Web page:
Book Review: Digital Minimalism

Digital Minimalism: Choosing a Focused Life in a Noisy WorldDigital Minimalism: Choosing a Focused Life in a Noisy World by Cal Newport

My rating: 5 of 5 stars

Eons ago, when the world was young and every website had an animated gif of a skull smoking a cigarette next to the guestbook, there was a website called Something Awful that claimed, fervently, that “the internet makes you stupid”.

Lowtax was right. If only he hadn’t been killed in the ring by Uwe Boll, he would be sweating with pride as we speak.

In addition to stupid, it makes you twitchy, sad, and weird. Sort of like the allegations against toxiplasma gondii. If you have a cat and an active social media presence, you’re a goner.

Cal Newport is a rare breed of academic in that he is young, and seems relatively intelligent. As we know, most academics are wizened absent-minded sorceror caricatures with a mean age of 65. They’re also broke. Cal Newport is not broke, because he’s turned his experiences of “being in school for a long time” into a series of self-help books that mostly focus on improving your ability to study and, thus, be in school for a long time.

And from this well springs Digital Minimalism, the idea that constant tethering to social media results in a cycle addiction identical to, well, every other cycle of addiction.

The central idea is that smartphones are slot machines, by design. Tech companies like Apple and Facebook are deliberately trying to monopolize your time by drawing your attention to your phone as frequently as possible, resulting in your seeing more ads, and their gathering more ad revenue. This produces money from nothing, and also, chicks for free.

The thing is, it’s not from nothing. Nothing can be had for nothing, as promised by Epictetus. You pay for the little dopaminergic zing of digitized social approval with the minutes of your life. Every time you disengage from the present to check how many likes you’ve collected over the past fifteen minutes, you’re putting more money in Zucc’s heat-rock and mealworm fund, and training yourself like a puppy to get dribs and drabs of the feel-good chemical from the glowing space-screen in your pocket.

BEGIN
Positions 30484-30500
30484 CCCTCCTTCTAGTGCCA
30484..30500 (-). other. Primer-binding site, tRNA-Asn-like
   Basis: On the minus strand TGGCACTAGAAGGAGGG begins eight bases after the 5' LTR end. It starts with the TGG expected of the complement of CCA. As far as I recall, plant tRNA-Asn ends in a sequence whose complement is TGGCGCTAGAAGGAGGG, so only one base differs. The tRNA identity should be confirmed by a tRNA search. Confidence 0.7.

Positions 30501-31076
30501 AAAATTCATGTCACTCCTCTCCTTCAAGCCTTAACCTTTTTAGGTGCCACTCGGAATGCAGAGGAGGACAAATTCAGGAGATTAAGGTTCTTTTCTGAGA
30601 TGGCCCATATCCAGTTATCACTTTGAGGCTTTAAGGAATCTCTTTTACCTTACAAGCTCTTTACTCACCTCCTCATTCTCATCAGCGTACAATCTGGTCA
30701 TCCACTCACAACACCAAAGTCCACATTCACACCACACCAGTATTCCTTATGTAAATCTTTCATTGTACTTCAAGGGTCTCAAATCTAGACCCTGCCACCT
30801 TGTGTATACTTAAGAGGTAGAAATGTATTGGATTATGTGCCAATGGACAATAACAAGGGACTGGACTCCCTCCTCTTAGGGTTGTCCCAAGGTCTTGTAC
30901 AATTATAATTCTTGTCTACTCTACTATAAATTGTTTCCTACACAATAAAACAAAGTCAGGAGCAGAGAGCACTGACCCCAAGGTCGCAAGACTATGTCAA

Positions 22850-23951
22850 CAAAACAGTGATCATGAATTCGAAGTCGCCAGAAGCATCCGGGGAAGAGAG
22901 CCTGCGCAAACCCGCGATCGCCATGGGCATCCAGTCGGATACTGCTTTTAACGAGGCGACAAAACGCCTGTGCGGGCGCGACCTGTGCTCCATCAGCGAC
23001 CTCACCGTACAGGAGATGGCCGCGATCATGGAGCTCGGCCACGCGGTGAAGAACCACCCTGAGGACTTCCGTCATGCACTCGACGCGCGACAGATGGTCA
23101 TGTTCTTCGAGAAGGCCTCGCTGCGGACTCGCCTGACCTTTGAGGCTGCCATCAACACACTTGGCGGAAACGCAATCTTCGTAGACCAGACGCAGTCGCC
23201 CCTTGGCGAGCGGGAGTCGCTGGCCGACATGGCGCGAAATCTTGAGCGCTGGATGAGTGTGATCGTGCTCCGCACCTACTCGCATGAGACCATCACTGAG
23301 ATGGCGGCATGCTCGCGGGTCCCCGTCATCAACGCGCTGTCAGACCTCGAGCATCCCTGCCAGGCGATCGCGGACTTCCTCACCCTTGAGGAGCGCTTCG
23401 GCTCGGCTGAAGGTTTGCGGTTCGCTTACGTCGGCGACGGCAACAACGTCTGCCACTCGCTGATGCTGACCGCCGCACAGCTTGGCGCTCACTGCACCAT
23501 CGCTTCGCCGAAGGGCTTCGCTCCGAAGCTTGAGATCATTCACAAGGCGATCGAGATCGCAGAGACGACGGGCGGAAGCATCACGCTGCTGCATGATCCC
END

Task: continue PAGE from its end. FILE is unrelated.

But you’re not a puppy. You might be subject to the same classical and operant conditioning, but your wiring is infinitely more complex, and thus subject to more opportunities to go haywire. Social approval is one of the most important things to the average human being (average in this instance meaning freshly minted, all other factors controlled for; the fictional human baseline and duerrogotype template), because when ostracized by the tribe, we got eaten by wolves. We turned the wolves into chiuahuas and ostracization means more time to watch Netflix, but we’re still running on that old sapiens hardware. If we perceive our social standing as sinking, the alarm bells start to go off.

Social media creates an imaginary system of social feedback where the highs are virtually nonexistent, but sufficient to reinforce your attention, and continued exposure to the lows can result in long-term psychological disorders. As the author puts it:

“Online discussion seems to accelerate people’s shift toward emotionally charged and draining extremes. The techno-philosopher Jaron Alnier convincingly argues that the primacy of anger and outrage online is, in some sense, and unavoidable feature of the medium; in an open marketplace for attention, darker emotions attract more eyeballs than positive and constructive thoughts. For heavy internet users, repeated interaction with this darkness can become a source of draining negativity — a steep price that many don’t even realize they’re paying to support their compulsive connectivity.”